Gone are the days when you needed to be a huge fashion retailer or luxury house to have a global reach. Thanks to the internet, even the humblest of startups can get their collections noticed by potential customers — wherever they happen to be. What’s more, from finding collaborators to fill skills gaps, through to sourcing factories, the logistical hurdles to actually getting a brand off the ground are actually lower, too.
However, while this makes it an increasingly accessible marketplace for new businesses, it’s a fiercely competitive one, as well. So what does it take to make a go of it?
Defining what your brand stands for
It may sound obvious at first but think about it for a second. Prada, Vivienne Westwood, Levi’s…we all know these iconic names, but they conjure up very different images and responses. We know what they stand for and what to expect from them.
This is, essentially, branding and marketing: it’s not just ‘having a cool logo’, but having a clear vision on who you are, what you are trying to achieve, and how that it reflected in the products you make. For a startup fashion business then, you need to focus on this right from the beginning. Not only is it a vital part of getting noticed in such a busy marketplace, but it can also help you to make better decisions in all sorts of company areas, such as what to include in your range, your pricing structure, and promotional elements.
So, where to start? Well, firstly, don’t try and be everything to everyone. It means that your creations and your voice are likely to be lost in the crowd. For startups, it makes far better business sense to focus on a particular niche and define a unique selling point (USP) that will really hit home with a certain group — the same with any new business model.
In terms of what your fashion brand will consist of, much of this will depend on your own passions, skills, and experience. From hand-made formal garments to simple streetwear gear, or even made-to-order accessories, the possibilities, of course, are endless. The important point is that someone discovering it for the first time will instantly ‘get’ what your brand is about.
Our guide to manufacturing your first product looks at the points all new businesses need to think about before deciding whether to take a DIY approach to manufacturing, or whether to outsource. It also includes suggestions for sourcing and getting the right deals from factories, so it’s a handy place to start. For a fashion business though, your choices will obviously be guided by the type of garments you are making. As such production values are really important. For instance, could the fact that your offerings are completely hand-made help you to define your USP?
For ‘cottage industry’ production, if the cost of purchasing specialist dyeing, sewing, and other equipment seems prohibitive, don’t overlook leasing options as a way of kitting out your business — while avoiding a huge capital spend. There might also be the possibility of pooling your resources with other designers to split the cost of machinery. Ask around to see if anyone is interested in collaboration.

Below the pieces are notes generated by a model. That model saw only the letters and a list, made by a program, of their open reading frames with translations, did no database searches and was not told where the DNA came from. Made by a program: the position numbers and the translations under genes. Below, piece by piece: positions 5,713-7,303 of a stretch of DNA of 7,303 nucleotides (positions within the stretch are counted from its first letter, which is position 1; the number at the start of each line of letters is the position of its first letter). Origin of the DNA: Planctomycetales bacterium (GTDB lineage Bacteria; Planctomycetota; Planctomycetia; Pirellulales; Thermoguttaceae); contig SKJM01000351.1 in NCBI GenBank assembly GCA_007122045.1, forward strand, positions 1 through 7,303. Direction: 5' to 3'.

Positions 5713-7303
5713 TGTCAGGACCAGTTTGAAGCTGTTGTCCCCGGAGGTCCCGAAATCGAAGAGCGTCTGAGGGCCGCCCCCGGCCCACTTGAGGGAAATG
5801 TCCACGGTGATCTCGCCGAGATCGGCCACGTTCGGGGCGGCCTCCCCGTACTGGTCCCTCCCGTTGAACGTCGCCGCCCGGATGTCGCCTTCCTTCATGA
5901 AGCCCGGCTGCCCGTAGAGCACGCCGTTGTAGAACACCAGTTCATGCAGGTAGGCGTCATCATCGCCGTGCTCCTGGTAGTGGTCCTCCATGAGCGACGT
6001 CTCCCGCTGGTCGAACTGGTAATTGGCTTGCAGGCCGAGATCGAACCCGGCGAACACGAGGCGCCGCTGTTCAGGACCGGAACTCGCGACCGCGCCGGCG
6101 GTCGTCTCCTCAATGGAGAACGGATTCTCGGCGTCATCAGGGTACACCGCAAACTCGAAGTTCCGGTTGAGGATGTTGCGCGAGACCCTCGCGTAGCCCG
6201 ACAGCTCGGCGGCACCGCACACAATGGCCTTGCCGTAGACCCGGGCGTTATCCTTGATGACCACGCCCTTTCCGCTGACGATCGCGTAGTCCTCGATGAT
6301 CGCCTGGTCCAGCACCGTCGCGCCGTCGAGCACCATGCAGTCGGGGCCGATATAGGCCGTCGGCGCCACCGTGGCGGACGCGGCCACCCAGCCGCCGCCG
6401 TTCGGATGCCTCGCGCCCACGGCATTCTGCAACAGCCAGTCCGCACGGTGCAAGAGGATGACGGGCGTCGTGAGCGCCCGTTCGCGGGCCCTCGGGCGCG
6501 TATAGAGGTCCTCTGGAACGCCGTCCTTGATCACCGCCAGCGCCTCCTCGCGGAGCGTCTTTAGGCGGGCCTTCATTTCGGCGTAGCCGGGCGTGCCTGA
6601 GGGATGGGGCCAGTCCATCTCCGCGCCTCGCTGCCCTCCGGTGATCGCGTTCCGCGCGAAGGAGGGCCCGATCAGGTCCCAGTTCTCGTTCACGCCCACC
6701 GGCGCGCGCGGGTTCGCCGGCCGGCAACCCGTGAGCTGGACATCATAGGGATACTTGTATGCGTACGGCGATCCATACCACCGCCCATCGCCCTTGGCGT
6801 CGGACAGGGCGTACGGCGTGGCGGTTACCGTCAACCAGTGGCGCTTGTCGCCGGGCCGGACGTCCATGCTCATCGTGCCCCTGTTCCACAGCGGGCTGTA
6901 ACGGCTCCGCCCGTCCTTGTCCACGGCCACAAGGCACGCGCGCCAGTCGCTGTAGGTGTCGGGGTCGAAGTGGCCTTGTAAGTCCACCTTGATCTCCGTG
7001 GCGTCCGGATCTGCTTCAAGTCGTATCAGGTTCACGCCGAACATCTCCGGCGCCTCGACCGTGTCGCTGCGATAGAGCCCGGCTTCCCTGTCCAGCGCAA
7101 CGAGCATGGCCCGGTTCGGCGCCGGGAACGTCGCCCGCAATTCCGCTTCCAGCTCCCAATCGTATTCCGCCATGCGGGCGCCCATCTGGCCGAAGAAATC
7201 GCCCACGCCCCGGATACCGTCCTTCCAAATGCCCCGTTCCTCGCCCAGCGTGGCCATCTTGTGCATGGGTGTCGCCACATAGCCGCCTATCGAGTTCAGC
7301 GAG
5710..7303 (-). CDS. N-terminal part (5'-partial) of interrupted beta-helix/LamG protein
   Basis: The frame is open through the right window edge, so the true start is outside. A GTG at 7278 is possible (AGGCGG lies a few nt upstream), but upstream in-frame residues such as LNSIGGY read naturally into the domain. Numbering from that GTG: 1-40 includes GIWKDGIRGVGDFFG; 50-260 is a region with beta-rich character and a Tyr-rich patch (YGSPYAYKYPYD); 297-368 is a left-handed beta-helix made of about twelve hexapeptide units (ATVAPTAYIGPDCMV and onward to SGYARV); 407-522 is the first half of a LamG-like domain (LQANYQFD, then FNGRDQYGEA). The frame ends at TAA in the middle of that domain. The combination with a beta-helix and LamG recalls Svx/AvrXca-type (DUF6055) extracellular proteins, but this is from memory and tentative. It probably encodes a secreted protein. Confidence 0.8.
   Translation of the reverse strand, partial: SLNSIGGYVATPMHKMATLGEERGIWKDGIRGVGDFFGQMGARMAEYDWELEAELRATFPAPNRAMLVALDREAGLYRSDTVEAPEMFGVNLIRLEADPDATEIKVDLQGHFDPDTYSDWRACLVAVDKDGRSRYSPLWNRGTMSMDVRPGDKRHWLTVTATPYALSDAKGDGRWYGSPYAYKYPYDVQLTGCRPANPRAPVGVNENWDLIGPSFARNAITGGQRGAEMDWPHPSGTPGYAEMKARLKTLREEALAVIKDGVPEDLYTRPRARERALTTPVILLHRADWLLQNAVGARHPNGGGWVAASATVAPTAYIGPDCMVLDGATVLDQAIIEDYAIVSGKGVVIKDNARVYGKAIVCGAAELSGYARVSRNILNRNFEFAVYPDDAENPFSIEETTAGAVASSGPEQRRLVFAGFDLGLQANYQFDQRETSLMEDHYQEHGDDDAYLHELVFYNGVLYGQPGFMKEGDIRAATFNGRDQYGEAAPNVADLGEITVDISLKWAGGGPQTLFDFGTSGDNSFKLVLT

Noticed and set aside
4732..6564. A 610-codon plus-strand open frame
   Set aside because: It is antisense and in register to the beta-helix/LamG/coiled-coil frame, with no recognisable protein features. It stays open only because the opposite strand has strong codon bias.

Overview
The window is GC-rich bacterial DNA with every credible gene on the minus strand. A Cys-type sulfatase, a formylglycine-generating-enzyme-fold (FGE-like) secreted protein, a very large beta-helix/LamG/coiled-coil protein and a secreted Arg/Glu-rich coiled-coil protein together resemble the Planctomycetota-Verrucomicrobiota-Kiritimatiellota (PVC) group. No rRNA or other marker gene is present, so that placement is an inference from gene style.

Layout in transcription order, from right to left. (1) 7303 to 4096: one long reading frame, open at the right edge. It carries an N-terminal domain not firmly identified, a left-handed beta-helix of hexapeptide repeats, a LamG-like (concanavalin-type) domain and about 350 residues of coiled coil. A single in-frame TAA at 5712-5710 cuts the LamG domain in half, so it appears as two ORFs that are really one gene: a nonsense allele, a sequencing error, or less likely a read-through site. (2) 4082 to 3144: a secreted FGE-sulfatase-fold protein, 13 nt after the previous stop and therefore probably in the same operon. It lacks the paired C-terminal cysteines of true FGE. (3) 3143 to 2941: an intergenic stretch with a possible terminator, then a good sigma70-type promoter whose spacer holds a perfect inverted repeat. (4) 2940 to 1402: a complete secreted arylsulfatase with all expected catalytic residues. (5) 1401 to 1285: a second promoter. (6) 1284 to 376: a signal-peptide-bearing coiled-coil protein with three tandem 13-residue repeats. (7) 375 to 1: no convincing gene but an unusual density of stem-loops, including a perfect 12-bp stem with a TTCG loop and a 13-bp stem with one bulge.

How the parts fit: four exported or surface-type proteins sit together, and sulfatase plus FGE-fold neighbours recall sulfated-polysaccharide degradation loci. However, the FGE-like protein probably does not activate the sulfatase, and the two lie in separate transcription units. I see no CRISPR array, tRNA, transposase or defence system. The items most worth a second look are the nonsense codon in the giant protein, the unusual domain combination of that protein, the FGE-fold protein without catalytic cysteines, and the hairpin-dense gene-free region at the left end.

If you’re outsourcing, it’s important that your manufacturer really ‘gets’ what you are trying to achieve in terms of quality and aesthetics. After all, you’ve worked hard to define what your brand is all about, and you don’t want that to be diluted.
Firstly, ask for samples of previous work from that factory to check that it meets your standards, being especially careful to ensure they are proficient at working with your fabrics of choice. If it seems to fit the bill, the next stage is usually a sample run of one or two of your own creations. You’ll be charged for this, so make sure you provide very clear directions, sketches, and other instructions. Provided the sample is delivered on-brief, you have the basis of what will hopefully become a long-term relationship.
You need to get your amazing new creations in front of the people who really matter; and in the fashion industry, this means trade buyers — as well as the people who will ultimately be wearing them.
A product line that already has a ‘buzz’ around it is obviously a much bigger draw to trade buyers than something that’s unproven. Your brand can — and should — become a ‘person’ in its own right, complete with its own website, followers, and fans. You’ll find that the marketing section of our help centre has plenty of tips on how to make this happen, including how social platforms like Instagram and Pinterest can be used as a cheap but effective way to build brand awareness. As these efforts on your part start to gain traction, this is the ideal time to pitch your brand to trade. Even just through looking at competitors’ websites, you can get valuable info on what stores might be worth contacting, while publications such as Retail Week and Drapers Online can tell you about events and exhibitions where people like you can showcase what they have to offer. Perseverance is essential, but with the right products, success is possible!
From tips on how to pitch to buyers, how to negotiate that all-important deal with a manufacturer, and much else besides, head on over to our help centre.